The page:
Spread and Complexity in the NHS

Posted by: Diane Ketley - Posted on:

Why, if an innovation makes an improvement in one clinic, don’t all similar clinics do the same? This is a much asked question. There are many different factors for why innovations don’t always spread across the NHS – and one important factor is complexity.

A complex scenario may be similar to a complicated one in that there may be many components involved, but what differs is the level of predictability. For example, building a rocket is complicated with many components but has largely a predictable outcome. Compare that with raising a child: that’s complex because it is dynamic, has multiple interacting elements and is unpredictable (Greenhalgh, 2018).

When considering spread, we need to consider three aspects of complexity: that of the context, the innovation, and the process:


Healthcare is a complex adaptive system, meaning that it changes over time. It cannot be understood by looking only at its individual components: we need to look at the bigger picture. 

We also have the challenge of considering many different organisational scenarios e.g. primary care, secondary care and different levels from national to frontline. The interface of the adoption or implementation of an innovation with business as usual is often a particular challenge.


An innovation may have been a local initiative or a ‘top down’ requirement. The innovation may have multiple components and relational elements which may not be well understood or well described – innovations often change with use and over time, too.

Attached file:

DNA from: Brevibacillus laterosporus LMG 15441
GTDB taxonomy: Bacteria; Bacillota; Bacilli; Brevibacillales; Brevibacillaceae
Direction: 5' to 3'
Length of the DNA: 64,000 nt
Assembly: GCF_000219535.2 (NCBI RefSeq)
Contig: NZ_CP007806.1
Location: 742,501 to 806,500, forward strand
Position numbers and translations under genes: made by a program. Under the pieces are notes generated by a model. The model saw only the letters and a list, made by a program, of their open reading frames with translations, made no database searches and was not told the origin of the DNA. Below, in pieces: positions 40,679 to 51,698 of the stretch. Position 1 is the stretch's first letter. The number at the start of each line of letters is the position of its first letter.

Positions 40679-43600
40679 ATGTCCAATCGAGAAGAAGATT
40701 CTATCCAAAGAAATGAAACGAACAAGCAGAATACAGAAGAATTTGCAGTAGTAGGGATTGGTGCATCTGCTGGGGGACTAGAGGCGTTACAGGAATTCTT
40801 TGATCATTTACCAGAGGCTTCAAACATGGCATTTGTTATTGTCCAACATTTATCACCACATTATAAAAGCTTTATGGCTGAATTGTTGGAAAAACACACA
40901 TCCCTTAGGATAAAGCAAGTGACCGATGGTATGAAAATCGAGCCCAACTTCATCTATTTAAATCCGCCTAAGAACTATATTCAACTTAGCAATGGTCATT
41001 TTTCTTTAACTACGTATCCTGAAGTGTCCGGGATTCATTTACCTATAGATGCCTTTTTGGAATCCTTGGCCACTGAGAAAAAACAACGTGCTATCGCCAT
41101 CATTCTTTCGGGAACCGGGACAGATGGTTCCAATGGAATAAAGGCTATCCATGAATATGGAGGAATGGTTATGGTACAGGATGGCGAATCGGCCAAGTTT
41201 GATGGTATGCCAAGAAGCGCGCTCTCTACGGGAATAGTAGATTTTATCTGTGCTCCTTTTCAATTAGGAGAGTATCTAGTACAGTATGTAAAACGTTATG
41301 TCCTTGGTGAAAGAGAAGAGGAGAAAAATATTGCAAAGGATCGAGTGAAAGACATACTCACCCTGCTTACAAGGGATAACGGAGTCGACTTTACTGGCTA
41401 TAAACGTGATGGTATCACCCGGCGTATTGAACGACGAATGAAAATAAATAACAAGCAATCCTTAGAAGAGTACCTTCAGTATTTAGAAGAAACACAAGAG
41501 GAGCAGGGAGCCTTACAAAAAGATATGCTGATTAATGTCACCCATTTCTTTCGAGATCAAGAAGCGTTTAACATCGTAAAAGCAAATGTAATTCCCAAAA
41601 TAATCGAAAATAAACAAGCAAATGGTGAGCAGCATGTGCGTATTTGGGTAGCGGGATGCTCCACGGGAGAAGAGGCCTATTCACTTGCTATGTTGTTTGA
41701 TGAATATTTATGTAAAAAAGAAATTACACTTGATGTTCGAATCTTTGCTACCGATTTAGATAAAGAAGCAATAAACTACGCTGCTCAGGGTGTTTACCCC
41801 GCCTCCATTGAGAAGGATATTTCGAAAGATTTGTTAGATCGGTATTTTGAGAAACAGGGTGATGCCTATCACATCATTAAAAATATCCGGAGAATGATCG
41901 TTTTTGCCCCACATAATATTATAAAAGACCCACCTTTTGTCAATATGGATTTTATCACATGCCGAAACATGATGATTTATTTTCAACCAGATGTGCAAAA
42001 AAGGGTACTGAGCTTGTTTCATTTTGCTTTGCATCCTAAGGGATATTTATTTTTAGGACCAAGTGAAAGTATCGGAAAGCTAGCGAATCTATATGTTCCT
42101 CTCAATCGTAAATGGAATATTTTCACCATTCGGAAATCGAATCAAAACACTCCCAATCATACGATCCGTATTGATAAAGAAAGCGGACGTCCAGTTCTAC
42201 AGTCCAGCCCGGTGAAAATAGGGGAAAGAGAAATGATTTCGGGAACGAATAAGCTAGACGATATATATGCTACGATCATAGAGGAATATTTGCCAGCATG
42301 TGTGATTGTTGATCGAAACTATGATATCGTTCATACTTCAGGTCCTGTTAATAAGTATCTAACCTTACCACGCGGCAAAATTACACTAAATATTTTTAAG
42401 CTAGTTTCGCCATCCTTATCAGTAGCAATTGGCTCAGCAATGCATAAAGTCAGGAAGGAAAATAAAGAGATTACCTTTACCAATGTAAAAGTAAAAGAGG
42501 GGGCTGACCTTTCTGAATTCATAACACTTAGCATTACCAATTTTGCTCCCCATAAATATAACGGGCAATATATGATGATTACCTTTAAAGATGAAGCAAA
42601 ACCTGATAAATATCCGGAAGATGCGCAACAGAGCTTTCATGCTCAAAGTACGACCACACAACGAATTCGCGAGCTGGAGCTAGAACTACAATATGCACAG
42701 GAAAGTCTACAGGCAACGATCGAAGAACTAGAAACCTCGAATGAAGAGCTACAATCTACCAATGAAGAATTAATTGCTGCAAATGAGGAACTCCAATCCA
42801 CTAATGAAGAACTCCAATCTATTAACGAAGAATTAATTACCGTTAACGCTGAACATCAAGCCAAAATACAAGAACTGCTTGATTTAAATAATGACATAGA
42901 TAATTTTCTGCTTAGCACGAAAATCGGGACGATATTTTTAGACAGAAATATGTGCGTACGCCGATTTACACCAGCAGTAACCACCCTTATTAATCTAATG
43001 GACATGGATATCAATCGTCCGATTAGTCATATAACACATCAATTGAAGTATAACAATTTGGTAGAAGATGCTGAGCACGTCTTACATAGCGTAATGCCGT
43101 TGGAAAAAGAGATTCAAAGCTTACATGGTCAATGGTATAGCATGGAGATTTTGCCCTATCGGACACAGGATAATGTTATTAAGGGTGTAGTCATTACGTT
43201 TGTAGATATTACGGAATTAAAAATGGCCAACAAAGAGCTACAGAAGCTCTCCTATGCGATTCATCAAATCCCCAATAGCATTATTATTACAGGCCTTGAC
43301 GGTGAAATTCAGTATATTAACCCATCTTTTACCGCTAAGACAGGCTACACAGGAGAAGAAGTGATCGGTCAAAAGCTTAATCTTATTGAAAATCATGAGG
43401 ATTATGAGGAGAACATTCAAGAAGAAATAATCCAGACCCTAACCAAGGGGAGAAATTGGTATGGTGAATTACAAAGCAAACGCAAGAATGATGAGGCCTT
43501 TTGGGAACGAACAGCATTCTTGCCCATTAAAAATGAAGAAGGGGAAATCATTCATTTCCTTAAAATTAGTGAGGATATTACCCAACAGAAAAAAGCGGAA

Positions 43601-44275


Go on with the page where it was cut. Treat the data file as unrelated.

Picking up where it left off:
Gaining insight and understanding of the impact of an innovation is always an important part the process of spread. It is important that this is done in a way that reflects the complexity of the system. NHS Horizons is exploring the use of Sensemaker© for this purpose – my colleague Rosanna Hunt is writing a post about this next week, so please do watch out for it.


Finally, the process of spread itself requires change by organisations and by individuals in their behaviour and their routines. How do individuals find the energy and motivation to change what they do while still delivering a service? The School for Change Agents offers the opportunity to learn about this – sign up now for the online course that starts on 16 May. It’s free to join!

There is a dynamic relationship between these three aspects of context, innovation and process as they reciprocally interact and evolve.

What we know is that spread is a developmental, contextualised, adaptive learning and social process. However, we have traditionally used models of spread that are linear and mechanistic. 

We need to match the complexity of the challenge of spread with complexity. We need a new mindset and approach to spread. Braithwaite argues we need to move to a learning system that applies a more nuanced systems thinking approach and that factors in knowledge about the system’s complexity. 

In planning for spread and improvement understanding the limits of what is predictable and what is not is essential. Complexity means less predictability in implementation and outcome.

Understanding complexity is important because it allows us to plan and organise better for successful spread and improvement. We’re developing this as part of the forthcoming Horizons White Paper. Thank you to everyone who has already been involved in helping shape the White Paper – there’s still opportunities to be involved, and if you’d like to help please contact Diane.ketley@nhs.net.

If you’re interested in how to spread innovation in healthcare, there’s further blogs to follow. Please do subscribe to this blog; and follow @DianeKetley @horizonsnhs#nhsspread.